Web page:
Anyway, I’m going with expansion, and I’m going with Charlotte and Portland. Another thing I always liked, is the two-division format within each league. Again, I was doing this before the extra wildcard, so one reason I liked two divisions is because it gave you a greater chance that the four best teams would make the postseason (assuming two division winners, two wildcards). Additionally, a team that won its division wouldn’t start the playoffs on the road. And and, for some reason it bothers me when divisions get so small (like in football). I like them big, and I like playing two-thirds of the league more than six times a year.
So, we have a basic format: four divisions, eight teams in each division. Here’s how it all played out in excel. Comments after the graphic.
All graphics courtesy of sportslogos.net
As I’m sure you noticed, these aren’t all current logos. I decided to use them from the last time baseball had four divisions. It was funner that way.
First, I put the Astros in the American League. I honestly can’t remember if I did that on my own before baseball decided it, but either way, I kept it. That way I can put one expansion team in each league, and decide where they go based on geography and need.
Basically, when you’re going from three divisions in each league to two, the issue is splitting up the two central divisions, which can be tough. The easiest call is probably putting the Astros in the West, followed by Pittsburgh in the East. It’d be pretty difficult to justify Kansas City going east. Same with the Twins. Conversely, Detroit and Cleveland are clearly leaning that way.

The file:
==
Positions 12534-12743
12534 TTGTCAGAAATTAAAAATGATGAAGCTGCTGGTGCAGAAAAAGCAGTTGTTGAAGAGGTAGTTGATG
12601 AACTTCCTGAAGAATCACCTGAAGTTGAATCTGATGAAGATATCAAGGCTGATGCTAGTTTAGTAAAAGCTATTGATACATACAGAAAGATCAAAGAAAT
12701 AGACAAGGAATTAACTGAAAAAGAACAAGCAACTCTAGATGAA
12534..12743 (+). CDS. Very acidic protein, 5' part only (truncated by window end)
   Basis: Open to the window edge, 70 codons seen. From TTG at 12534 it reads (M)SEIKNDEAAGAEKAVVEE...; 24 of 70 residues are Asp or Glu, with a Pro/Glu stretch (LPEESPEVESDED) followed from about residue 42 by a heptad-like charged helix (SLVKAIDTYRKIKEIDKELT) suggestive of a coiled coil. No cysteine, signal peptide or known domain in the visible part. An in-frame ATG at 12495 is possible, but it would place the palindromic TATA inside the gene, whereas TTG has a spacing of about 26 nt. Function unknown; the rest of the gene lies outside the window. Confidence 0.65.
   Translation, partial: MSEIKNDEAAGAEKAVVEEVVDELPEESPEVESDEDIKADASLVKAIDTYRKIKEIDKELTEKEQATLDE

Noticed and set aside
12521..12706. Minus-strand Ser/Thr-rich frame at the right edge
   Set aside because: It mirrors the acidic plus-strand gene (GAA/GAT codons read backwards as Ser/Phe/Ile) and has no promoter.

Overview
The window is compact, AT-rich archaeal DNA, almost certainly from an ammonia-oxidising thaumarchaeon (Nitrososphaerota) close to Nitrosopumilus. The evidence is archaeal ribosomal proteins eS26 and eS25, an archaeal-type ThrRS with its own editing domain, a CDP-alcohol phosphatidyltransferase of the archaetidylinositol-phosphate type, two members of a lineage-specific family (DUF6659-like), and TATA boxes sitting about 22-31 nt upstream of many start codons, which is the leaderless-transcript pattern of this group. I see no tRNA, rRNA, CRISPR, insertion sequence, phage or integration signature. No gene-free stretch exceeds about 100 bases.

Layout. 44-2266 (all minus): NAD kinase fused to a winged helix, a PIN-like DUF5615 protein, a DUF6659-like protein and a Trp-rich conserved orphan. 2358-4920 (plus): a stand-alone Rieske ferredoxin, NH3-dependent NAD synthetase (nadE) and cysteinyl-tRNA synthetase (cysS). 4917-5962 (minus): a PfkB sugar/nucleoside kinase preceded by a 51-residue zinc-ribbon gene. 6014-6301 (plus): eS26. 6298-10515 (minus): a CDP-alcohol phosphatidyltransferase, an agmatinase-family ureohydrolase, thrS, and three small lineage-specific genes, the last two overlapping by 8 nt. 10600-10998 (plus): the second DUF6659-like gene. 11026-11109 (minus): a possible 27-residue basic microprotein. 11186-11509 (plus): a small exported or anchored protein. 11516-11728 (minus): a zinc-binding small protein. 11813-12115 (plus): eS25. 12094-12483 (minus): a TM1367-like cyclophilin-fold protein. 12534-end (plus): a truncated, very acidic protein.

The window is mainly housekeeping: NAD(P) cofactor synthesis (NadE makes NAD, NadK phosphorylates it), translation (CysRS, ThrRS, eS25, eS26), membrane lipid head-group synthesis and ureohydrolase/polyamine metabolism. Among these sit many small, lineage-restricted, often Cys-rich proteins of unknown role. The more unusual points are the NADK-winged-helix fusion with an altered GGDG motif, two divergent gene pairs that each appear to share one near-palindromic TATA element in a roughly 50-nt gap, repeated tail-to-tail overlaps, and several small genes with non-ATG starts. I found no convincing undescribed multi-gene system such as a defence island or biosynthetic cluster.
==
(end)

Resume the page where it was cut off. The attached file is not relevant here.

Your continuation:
This leaves Chicago, Cincinnati, Milwaukee, and St. Louis in the National League, and only Chicago in the American League. To me, it doesn’t make sense to have the two Chicago teams assigned to different halves of the country. I know baseball has done a lot weirder, but this is my league and that would drive me nuts.
I think you also need St. Louis in the same division as the Cubs. Putting these teams in the East doesn’t make sense, as it would force Cincinnati or Milwaukee, teams located east of St. Louis, into the West. So, Cards and Cubs in the West.
It would be tempting to throw the Brewers in there with them, except there’s a problem. Putting the Cubs in the West forced the White Sox westward, which fills the AL West’s quota for teams. This means that Charlotte goes to the AL and lands in the East, forcing Portland to the NL West, and all of a sudden the NL West is capped out too. So Milwaukee, you’re with us Reds in the East.
As a Reds fan I like this setup. I’ve always missed the Reds/Braves matchup from the old NL West days, and while I would have enjoyed a Reds/Dodgers reunion, that’s an awfully long trip.
Now a word on the logos.